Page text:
Long before Christopher Turner taught advanced spy tradecraft to undercover CIA operatives and dodged bombs in South Asia, he was an archeologist digging up secrets. He still is, only now Turner gathers cloak-and-dagger intel as the author of spy novels and books.
There comes a time in a CIA officer’s career when they have two or three tours under their belt. They are mid-level, hitting their stride, making the right calls, and feeling pretty confident. That’s when they’re introduced to people like Christopher Turner. After 25 years of running spies in hostile environments, Turner taught advanced tradecraft to the pros at Langley HQ, the sharp edge of the spying game.
“You go from playing checkers to playing chess very quickly,” Turner said. “You have to be thinking tactically and strategically at once because these tactical moves I make might have strategic implications, and I have to be very careful how I move my pieces around the chess board.”
Turner specializes in sophisticated techniques to convert high-level foreigners into CIA assets. He teaches the art of persuasion so CIA officers can spot, assess, develop, and recruit foreign spies - the ‘Joes’, as John le Carré calls them, the bread and butter of espionage.
He’s also an expert in advanced ‘streetcraft’ including surveillance - not just how to spot or shake off a sophisticated adversary but how to avoid dragging them along to a covert operation or meeting. If a CIA officer is caught, they’re persona non grata and sent packing. But if a foreign spy is arrested, they face prison or death. The blowback is significant, so Turner - who’s now retired - holds the tricks of the trade close to his chest.
Help Wanted: people who like risk and travel
Life wasn’t always a series of clandestine ops in far-flung places. Turner was born in Colorado and grew up in a small town in Oklahoma, population 600. He learned about mineral rights from his father, an ex-Marine and attorney who specialized in oil-and-gas law. His mother, a school teacher, made sure he took advantage of the giant library at home where young Christopher devoured National Geographic magazines: "Even though I was in a small town I lived mostly over the horizon in my books.”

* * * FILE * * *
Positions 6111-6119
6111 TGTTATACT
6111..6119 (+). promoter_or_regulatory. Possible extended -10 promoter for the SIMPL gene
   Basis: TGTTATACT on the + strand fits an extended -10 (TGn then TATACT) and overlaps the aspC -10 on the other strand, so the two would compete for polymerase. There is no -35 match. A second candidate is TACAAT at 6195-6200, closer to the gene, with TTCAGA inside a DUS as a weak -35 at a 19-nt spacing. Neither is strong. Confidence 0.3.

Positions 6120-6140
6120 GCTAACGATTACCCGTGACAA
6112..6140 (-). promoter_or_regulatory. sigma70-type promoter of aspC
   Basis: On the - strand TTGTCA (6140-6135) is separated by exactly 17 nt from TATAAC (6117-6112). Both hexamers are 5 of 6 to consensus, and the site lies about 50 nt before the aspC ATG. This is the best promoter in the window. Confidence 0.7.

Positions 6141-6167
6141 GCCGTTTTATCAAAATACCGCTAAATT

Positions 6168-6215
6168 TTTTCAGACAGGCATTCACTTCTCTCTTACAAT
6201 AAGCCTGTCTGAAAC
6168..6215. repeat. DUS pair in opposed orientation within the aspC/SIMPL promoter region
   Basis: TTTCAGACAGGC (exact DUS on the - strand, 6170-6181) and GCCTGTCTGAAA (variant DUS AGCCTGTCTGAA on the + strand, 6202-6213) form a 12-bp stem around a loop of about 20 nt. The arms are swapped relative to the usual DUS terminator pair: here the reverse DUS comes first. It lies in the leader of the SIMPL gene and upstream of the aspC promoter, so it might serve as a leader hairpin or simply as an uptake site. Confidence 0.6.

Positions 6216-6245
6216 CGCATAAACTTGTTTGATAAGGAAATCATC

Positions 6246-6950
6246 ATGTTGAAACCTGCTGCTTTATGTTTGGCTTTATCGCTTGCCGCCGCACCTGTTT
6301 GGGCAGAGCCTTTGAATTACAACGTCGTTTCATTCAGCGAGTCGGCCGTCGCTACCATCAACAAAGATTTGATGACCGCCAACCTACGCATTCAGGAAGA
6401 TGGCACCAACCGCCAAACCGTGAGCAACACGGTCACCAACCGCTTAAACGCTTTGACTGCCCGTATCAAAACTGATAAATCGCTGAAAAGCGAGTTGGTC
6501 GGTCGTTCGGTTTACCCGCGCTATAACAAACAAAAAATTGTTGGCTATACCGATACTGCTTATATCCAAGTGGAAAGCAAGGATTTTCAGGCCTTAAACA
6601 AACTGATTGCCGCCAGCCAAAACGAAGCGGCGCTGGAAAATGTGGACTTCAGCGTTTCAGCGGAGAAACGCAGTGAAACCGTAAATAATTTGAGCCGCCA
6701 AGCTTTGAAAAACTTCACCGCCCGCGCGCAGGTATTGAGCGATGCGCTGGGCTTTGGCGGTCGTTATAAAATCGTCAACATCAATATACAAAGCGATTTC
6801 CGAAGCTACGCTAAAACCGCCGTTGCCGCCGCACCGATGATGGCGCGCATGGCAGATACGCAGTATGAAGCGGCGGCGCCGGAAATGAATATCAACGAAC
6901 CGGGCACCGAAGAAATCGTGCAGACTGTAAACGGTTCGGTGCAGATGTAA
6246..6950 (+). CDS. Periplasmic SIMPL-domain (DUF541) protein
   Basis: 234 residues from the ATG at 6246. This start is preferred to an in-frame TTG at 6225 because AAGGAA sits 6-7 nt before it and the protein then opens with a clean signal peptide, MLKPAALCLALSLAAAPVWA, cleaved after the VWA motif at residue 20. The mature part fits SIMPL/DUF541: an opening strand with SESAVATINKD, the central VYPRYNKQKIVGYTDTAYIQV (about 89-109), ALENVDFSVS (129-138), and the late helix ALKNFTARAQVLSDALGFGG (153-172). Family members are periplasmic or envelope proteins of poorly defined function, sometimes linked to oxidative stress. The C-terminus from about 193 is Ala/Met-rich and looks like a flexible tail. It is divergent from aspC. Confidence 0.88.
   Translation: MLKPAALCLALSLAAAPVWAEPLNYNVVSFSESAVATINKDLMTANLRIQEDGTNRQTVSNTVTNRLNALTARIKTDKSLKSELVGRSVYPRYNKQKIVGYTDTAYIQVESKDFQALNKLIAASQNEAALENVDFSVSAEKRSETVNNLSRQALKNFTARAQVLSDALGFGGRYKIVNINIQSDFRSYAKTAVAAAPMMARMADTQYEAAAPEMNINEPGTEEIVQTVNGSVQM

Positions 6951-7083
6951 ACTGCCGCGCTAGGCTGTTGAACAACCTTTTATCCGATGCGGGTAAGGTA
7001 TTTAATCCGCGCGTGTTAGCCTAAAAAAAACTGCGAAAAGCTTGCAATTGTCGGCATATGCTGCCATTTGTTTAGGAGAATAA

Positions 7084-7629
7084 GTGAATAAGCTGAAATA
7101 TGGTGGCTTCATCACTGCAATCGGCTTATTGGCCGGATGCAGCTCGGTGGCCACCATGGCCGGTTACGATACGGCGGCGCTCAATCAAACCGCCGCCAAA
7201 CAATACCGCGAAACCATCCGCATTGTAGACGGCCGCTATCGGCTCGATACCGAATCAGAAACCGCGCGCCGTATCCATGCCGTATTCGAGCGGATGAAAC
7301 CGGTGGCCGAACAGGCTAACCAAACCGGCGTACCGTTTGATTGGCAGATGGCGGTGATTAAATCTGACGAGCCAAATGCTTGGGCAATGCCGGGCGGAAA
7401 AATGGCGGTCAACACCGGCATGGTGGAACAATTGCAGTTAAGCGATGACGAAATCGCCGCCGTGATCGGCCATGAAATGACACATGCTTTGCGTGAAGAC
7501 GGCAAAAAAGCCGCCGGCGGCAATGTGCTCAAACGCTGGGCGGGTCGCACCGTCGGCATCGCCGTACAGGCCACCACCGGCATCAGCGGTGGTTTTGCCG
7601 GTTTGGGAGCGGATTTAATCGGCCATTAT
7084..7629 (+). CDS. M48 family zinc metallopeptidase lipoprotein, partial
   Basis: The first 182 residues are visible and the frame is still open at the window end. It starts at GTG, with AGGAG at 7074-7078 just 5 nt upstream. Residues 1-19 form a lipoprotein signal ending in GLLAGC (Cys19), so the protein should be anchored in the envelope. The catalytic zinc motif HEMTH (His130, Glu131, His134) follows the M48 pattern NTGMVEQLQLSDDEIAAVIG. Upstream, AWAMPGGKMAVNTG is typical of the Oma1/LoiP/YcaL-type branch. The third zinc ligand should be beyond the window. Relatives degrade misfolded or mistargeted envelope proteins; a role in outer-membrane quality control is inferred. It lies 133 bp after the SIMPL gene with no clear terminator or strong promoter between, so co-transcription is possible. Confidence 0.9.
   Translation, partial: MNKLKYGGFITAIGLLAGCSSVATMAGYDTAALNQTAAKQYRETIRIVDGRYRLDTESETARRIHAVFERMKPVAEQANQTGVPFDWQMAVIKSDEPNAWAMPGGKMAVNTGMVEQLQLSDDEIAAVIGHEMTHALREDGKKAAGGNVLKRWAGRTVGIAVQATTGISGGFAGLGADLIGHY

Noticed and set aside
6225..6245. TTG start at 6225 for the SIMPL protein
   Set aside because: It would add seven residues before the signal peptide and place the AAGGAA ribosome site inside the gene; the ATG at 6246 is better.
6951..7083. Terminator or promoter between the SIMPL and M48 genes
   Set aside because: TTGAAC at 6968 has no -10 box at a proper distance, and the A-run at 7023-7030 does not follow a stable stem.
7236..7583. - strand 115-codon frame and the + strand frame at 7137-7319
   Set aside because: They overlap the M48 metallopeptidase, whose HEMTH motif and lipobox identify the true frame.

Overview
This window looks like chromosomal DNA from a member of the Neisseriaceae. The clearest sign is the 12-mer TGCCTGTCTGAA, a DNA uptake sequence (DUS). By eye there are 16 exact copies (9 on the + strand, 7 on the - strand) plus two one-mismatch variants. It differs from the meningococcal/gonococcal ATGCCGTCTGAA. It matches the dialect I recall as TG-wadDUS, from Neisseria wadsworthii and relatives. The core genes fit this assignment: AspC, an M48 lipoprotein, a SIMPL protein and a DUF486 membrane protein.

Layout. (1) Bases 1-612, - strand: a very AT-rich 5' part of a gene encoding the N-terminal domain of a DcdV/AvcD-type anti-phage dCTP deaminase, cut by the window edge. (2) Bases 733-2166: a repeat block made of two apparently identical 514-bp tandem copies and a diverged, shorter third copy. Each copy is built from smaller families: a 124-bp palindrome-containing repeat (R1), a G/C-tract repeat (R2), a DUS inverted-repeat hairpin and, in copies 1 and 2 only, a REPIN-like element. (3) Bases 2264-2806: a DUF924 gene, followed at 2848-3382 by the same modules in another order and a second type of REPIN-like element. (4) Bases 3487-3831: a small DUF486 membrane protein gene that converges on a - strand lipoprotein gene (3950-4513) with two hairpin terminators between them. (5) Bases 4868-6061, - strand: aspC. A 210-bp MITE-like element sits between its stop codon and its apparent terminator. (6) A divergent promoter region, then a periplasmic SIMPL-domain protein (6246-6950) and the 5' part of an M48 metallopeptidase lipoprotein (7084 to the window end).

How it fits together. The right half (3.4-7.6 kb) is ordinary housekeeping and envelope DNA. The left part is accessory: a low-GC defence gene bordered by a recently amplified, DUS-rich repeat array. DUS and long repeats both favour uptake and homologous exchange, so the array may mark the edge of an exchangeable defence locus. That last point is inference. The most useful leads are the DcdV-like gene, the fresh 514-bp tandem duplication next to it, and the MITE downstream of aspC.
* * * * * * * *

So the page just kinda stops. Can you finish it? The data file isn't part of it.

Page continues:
At college, Turner focused on cultural anthropology and archeology to satisfy his wanderlust and worked as a field archeologist. After studying at the University of Arizona and the University of Hawaii, he downed tools and moved to the Philippines to live with a pre-industrial Kalinga tribe.
He focused on ethnoarchaeology, a blend of cultural anthropology and archeology, observing how the tribe lived. Back in Hawaii a year later, Turner spotted an ad in the Honolulu Star-Bulletin. The CIA was looking for candidates who liked risk, foreign travel, and adventure. Game on.
Tools of the spying trade
This was the late 1980s, and the CIA wanted candidates who could bring something new to the table. During the height of the Cold War - the old Skull-and-Bones recruitment days - an invitation to work at the Agency might take place at the Yale Club over a whiskey in the Tap Room. By the time Turner signed up as a case officer, the CIA wanted untapped resources: “People who were doing all of the cool things - living abroad and learning languages and taking on risks and management risks - and making good decisions to stay alive, in some cases.”
This was long before iPhones, deep fake videos, biometrics, and ubiquitous high-definition cameras. On Turner’s first tour of Southeast Asia, he memorized the locations of tucked-away phone booths because pay phones and a radio-activated pager were the epitome of high-tech spy gear. Dead drops and dry cleaning - ‘shoe leather techniques' - were considered tight tradecraft.
Turner discovered that running agents was really about connecting with people. “Most people think: ‘Oh you’re a spy. It is all about lies and deception.’ But it is exactly the opposite because the information we get for senior policymakers has to be the truth. So it is all about truth and trust, ultimately. You can’t enter into a risky relationship unless everybody trusts everybody else.”
Running agents in the field
Two key moments from his early years stand out, including the first time Turner took over his first spy through a 'turnover’ - a previously recruited agent handed over by another case officer. “You have to sit and isolate yourself a little bit and think, ‘Wait a minute. This has real-world implications, not only for me but for this other person the implications are even greater.’”
His first solo recruitment was also momentous. Turner wasn’t sure if what he’d learned at the CIA training center, the Farm, would work. He wanted an agent who was discreet, calm, and loyal - not just someone looking to make a quick buck - so he’d need to be patient. “When you make the pitch at the end, you shouldn’t have any significant fear that the answer is ‘no’. You should already be there.”
He learned a few caveats along the way: ”Trust is hard to win and super easy to lose.” Also, try not to lie. “I used to tell my students, ‘You can never remember the number of a bus you never took,’” he said. “It is the little things that will trip you up later on.”